Pumpkin Spice Bacon and Eggs

As the days get cooler and the nights get longer, it approaches: Pumpkin Spice Season.

Every year it seems there are more pumpkin spice flavored items on the market. From lattes and donuts to english muffins, Milanos, Oreos, and Twinkies; nothing is sacred.  Of course, we couldn’t be left out.

Beth’s friend George cures his own bacon, and this year he decided that one of his flavors should be pumpkin spice.  George wanted his food crime recorded in perpetuity on our blog.

Though it’s an unusual flavor, the Unwholesome Foods team was concerned that this wouldn’t be unwholesome enough.  We mostly expected it would be delicious.  So we decided it needed accompaniment.

We considered a few egg preparations.  Devilled?  Scrambled? Eventually we decided we needed an omelette, with not only pumpkin spice, but full-fledged pumpkin pie filling.

We were a little lazy and bought the pie filling pre-made.  We beat some eggs with a bit of salt and yogurt for fluffiness, then poured them in the pan.  

At the same time, we started cooking the bacon.  It immediately started smelling like pie.

Just before folding the omelette, we spread a rich layer of pie filling across the entire thing.


Alex: Not bad. Pretty satisfying. 

Kristen: Like putting maple syrup on your eggs.

Beth: The bacon with its saltiness hits that same flavor zone as honey roasted nuts.

So the bacon, with its mild but clear pumpkin spice flavor, was indeed delicious.  And our unwholesome addition was surprisingly acceptable, and not that different from pumpkin pie itself.

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Fish and Chips

(Tuna) Fish and (Various) Chips

We were looking for a simple and plausibly edible edition to our lunchtime menu. We decided to put the “England” back in “New England cuisine” with our rendition of fish and chips. In line with traditions of our ancestors, of which approximately 1/64th might be Scottish, we used foods native to Britain that have historically thrived in the agricultural conditions of the isles, namely chocolate, banana and chickpea chips over tuna and mayo.

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Grape-Flavored Grapes

Grapes don’t really taste like so-called “grape-flavored” soda or juice. But…what if they did?

Grape-flavored...grapes??? Oh yeah!

Grape-flavored…grapes??? OH YEAH!

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Baked Alaska, Maced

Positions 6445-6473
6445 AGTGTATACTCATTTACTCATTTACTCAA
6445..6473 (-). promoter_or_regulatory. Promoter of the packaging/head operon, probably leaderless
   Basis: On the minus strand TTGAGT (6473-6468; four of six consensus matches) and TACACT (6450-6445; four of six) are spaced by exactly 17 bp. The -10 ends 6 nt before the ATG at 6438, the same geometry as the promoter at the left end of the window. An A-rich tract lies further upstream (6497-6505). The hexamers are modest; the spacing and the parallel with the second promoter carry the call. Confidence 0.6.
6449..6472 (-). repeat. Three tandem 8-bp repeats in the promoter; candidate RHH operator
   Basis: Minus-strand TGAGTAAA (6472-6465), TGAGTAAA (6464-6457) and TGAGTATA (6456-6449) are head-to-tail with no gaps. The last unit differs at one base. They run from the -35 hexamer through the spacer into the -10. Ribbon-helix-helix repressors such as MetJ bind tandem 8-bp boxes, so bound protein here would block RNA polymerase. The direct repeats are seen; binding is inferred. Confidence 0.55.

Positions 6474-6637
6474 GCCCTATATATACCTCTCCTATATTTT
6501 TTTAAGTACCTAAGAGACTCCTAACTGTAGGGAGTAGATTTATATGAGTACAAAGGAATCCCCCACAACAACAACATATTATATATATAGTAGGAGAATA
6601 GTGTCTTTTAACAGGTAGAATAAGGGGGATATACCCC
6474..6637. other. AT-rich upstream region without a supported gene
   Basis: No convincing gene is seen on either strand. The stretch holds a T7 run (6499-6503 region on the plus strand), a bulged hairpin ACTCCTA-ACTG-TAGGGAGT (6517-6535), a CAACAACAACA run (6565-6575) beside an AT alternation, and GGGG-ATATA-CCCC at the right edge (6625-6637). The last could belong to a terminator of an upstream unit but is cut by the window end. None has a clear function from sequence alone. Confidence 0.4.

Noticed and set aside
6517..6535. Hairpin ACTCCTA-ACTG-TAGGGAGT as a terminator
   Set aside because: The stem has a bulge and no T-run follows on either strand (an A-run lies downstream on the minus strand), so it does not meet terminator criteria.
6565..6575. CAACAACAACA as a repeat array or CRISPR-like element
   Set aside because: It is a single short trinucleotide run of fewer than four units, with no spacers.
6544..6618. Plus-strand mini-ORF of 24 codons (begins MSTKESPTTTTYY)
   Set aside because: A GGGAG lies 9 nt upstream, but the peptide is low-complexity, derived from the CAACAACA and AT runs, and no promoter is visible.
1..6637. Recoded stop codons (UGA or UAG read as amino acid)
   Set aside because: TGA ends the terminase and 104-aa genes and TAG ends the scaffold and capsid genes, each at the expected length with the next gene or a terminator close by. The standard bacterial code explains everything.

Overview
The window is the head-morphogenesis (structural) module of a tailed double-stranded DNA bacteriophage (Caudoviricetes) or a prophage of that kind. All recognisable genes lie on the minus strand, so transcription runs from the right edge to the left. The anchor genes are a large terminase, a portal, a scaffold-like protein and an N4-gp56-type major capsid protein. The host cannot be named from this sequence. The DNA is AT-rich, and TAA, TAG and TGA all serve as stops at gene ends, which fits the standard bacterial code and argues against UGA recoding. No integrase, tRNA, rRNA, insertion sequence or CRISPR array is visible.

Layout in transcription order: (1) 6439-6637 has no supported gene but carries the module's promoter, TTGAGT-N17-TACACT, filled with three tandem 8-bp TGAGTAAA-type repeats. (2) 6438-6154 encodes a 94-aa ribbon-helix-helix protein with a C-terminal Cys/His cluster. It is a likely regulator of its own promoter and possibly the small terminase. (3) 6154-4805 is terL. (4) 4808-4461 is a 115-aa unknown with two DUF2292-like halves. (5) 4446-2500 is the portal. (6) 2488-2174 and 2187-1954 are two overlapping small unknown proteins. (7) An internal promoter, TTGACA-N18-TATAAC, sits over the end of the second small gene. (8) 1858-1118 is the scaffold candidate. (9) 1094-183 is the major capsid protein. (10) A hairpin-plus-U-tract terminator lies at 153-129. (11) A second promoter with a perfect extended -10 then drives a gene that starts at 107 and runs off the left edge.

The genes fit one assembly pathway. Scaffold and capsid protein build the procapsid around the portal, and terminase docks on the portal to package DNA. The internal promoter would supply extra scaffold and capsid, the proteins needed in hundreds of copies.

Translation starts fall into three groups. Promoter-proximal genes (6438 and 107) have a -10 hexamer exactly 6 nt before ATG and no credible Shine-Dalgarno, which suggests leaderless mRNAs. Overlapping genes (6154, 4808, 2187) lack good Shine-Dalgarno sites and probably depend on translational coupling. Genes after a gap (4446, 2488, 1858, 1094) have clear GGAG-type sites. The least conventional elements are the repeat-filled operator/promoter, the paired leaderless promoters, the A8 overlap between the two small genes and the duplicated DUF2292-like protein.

We’re no antifa super soldiers, and we slept through November 4th, but we still wanted to make a bombe. A dessert bombe, that is.

Baked Alaska is an ice cream cake coated in a meringue shell and can often be seen taping itself with a selfie stick while wearing douchy sunglasses.

Basic Baked Alaska is vanilla, but his enlightening videos have taught us that mace and milk are a winning combination. Of course, to make this Baked Alaska, we needed a lot of mace because Baked Alaska certainly deserves it. We used an entire jar!

(Yes, mace is not just a spray, but also a hard-to-find spice!)

Baked Alaska.

Baked Alaska. Just needs milk!

How we made it

Our ice cream was a custard base with proportions based on a black currant and tea ice cream recipe. We infused the heavy cream with mace using tea bags and added lemon and orange extracts for that special Citronella aroma reminiscent of a moonlit night of tiki torches and white male mediocrity. The lemon extract had a subtle flavor. The orange extract tasted like someone tore out the beating heart of a Cointreau. But together these extracts balanced the clove-like flavors of the mace.

We used a standard recipe for Genoise cake with one alteration: in lieu of syrup or burnt butter, we melted around 4 tbs of butter with 1 tsp ground mace and 1 tsp lemon flavor and folded the mixture into the batter before baking it. Unfortunately, the cake went flat while cooling in the refrigerator before we topped it with ice cream. Don’t worry, we didn’t throw it in the bin, because at least this Baked Alaska isn’t complete rubbish.

Cake fell down, keep streaming!

Finally, our Baked Alaska was topped with an Italian meringue that was torched to perfection.

Antifa Supersoldier Torches White Meringue

Down with egg white supremacy!


Kristen: The cake was too dense to eat, especially once it was chilled by the ice cream. We probably shouldn’t have tried to use the meringue to shape the overall structure into a high dome, because we ended up with way too much meringue in each slice, like having too much frosting and not enough cake or too many people with the same background and not enough diversity. But the ice cream was delicious! It wasn’t quite pumpkin spice ice cream (“pumpkin spice cream”?), but it had that “autumn is here, weather is turning cold, be sure to wear a coat to the counterprotest against the Nazis this Saturday” taste.

Beth: The mace itself worked very well with the baked Alaska, and it’s something we recommend repeating. We found that the proportion of meringue was too large, and inside it was underdone. That is to say, the white contribution to the flavor discourse was overwhelming as well as half baked. The experience would also have been improved if the genoise (always at the bottom of the dessert hierarchy) had been given more opportunity to rise up.